Monday, August 22, 2016

Questions and Answers

People generally have very specific questions about foreign missions that missionaries hardly ever think to answer. Questions about strange food and animals leave single-minded missionaries confused and wondering whether they're talking about some gospel metaphor. Out of the good nature of my heart, I thought I might expound on some temporal matters that may be of some interest.

Q. What kind of strange wild animals do they eat?
A. Chicken and times rice and chicken. In my last area we drank hot jello every day before it could thicken. If that answer's not satisfactory, I've also eaten cuyi a few times, a giant hamster delicacy. Seviche is supposed to be the tastiest Peruvian food, but it's made out of raw fish and has been prohibited in the mission for a long time for all the sicknesses that occurred. Luckily, the ban has been lifted recently from one of our prohibited foods...tocush. Tocush is a potato they rot for a while underwater and then dry until it smells like poop (that's hardly a simile...they are uncannily similar.) You nearly vomit just walking past it in the streets. My last companion was legitimately angry with my little joke before I left when I told our Pensionista we were now allowed to eat it, and she could cook it for my companion whenever she liked. Ah, pobrecito... Meanwhile, I ate wild jungle deer this last week.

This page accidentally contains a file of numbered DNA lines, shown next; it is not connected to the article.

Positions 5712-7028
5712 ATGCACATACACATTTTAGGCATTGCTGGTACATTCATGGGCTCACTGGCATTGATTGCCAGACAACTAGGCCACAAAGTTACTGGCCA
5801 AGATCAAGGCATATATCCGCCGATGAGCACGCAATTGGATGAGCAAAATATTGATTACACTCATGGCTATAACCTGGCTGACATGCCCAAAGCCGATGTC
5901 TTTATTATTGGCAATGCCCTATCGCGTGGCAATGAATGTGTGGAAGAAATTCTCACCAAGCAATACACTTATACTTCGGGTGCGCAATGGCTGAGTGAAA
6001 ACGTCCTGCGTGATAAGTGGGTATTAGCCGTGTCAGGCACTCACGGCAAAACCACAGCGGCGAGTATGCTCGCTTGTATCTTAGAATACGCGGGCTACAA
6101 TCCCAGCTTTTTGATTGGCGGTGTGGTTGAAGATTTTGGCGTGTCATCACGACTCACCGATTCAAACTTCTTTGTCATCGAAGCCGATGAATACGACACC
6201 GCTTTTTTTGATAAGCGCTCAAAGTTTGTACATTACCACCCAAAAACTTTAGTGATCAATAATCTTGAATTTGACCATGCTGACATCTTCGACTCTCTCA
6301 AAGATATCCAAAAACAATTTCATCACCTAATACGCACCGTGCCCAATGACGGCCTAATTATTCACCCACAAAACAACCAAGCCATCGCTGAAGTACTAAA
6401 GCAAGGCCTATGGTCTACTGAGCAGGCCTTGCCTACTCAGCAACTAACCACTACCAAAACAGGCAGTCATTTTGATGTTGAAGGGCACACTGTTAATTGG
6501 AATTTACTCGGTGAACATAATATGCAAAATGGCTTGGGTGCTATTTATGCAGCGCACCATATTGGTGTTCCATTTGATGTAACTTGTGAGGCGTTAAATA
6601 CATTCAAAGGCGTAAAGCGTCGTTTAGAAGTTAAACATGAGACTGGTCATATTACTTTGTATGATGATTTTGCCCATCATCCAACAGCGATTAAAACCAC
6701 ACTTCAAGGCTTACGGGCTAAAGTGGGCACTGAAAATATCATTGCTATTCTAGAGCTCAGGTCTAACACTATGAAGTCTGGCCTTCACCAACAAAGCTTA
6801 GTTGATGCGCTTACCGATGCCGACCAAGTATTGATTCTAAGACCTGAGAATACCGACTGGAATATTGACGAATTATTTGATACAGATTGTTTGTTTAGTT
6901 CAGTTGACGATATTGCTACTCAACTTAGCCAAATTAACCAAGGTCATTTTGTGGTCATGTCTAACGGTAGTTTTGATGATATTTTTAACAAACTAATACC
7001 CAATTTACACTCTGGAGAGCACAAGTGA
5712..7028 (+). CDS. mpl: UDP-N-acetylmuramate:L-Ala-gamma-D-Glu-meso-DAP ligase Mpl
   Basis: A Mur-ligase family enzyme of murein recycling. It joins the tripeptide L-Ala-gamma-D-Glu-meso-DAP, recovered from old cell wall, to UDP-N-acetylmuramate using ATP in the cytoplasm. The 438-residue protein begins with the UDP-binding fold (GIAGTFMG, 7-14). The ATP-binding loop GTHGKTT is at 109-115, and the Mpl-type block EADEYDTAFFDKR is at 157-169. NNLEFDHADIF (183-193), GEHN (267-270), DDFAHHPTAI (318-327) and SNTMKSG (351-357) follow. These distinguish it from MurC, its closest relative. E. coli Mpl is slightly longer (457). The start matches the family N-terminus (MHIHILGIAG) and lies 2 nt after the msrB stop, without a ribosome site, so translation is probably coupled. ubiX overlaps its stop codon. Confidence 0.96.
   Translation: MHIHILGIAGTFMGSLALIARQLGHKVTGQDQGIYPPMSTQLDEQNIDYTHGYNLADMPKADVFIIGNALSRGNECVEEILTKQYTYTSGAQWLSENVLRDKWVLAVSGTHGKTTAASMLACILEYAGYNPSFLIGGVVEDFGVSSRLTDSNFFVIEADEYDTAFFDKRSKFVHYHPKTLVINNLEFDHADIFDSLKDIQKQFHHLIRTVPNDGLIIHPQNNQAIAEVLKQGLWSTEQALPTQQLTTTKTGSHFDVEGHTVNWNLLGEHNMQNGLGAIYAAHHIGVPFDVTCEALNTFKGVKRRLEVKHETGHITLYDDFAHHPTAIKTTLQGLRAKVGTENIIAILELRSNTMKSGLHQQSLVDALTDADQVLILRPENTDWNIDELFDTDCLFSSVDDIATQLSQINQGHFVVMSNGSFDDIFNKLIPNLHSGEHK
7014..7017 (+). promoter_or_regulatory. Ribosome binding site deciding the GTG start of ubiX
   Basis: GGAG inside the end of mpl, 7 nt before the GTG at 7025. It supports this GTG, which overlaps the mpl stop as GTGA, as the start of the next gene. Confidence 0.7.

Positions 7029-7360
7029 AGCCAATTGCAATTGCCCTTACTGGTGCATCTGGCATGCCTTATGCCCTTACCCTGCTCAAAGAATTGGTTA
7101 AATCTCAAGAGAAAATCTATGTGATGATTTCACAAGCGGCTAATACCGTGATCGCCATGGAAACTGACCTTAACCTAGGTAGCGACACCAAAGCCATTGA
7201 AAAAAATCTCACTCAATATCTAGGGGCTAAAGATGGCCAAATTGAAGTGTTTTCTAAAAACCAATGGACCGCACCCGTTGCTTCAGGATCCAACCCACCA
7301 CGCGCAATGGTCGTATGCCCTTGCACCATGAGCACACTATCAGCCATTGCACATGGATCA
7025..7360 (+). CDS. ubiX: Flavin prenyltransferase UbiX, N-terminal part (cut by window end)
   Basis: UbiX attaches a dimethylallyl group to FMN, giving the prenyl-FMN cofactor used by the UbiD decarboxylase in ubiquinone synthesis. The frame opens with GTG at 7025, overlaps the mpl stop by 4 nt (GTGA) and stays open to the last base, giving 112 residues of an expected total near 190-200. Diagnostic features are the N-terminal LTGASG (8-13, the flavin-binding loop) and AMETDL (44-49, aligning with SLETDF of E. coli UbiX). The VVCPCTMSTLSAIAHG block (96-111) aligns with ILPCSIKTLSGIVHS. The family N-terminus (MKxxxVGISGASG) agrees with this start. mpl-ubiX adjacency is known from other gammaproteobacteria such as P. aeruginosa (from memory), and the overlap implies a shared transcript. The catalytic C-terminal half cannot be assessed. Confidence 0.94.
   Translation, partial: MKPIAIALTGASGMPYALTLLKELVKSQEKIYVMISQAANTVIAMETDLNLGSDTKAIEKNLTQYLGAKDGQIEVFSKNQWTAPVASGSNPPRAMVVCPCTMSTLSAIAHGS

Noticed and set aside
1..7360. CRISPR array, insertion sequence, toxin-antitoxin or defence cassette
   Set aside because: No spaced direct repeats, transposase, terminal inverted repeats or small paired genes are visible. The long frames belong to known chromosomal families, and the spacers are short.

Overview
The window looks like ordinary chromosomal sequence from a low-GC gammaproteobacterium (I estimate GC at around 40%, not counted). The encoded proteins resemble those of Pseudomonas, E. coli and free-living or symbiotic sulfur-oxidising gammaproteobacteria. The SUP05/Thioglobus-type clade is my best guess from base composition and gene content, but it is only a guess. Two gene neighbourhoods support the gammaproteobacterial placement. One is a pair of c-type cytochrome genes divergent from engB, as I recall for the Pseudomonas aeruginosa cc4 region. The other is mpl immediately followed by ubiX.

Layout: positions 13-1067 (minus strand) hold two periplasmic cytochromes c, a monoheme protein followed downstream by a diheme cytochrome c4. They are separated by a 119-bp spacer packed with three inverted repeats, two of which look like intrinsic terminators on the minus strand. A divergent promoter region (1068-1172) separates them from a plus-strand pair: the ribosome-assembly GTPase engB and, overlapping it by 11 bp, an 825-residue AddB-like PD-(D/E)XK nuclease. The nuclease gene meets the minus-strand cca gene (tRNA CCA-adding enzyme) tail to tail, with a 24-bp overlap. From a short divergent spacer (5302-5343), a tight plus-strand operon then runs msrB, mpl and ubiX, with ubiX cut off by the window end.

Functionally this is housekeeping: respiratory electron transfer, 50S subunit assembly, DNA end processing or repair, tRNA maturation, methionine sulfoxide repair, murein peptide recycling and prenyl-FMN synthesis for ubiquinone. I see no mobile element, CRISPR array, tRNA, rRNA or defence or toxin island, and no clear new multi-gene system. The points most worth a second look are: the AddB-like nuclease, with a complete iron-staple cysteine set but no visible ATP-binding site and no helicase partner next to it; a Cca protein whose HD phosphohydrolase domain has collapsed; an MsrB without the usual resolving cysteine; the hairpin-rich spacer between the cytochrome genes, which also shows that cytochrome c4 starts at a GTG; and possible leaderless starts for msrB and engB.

Q. What wild crazy animals do you see in the heart of the Peruvian jungle?
A. Dogs. Very rarely do you ever walk on a Peruvian street without seeing several stray dogs. That's just life. In super cool news, I did see a little monkey hanging around a fruit stand recently.

Q. Insects?
A. A couple flying cockroaches. Lots of sugar ants. Nothing surprising.

Q. What are other churches like here?
A. When Paul mentioned tinkling cymbals and sounding brass, he was talking about the churches here. They make lots of noise and shout and sing funny songs, and generally spawn confusion.

Q. What are schools like?
A. They sing and march around quite a bit. We have one on the other side of our street. I help a lot of kids out with their English homework, correct their books that have incorrectly written instructions in them, and recently wrote a severe letter to a university teacher for the quality of the course.

Well, I hope this answered some questions you might have had. I'll send a ton of pictures of the waterfalls we're visiting next week, once I get my darned technology to work. Till next week!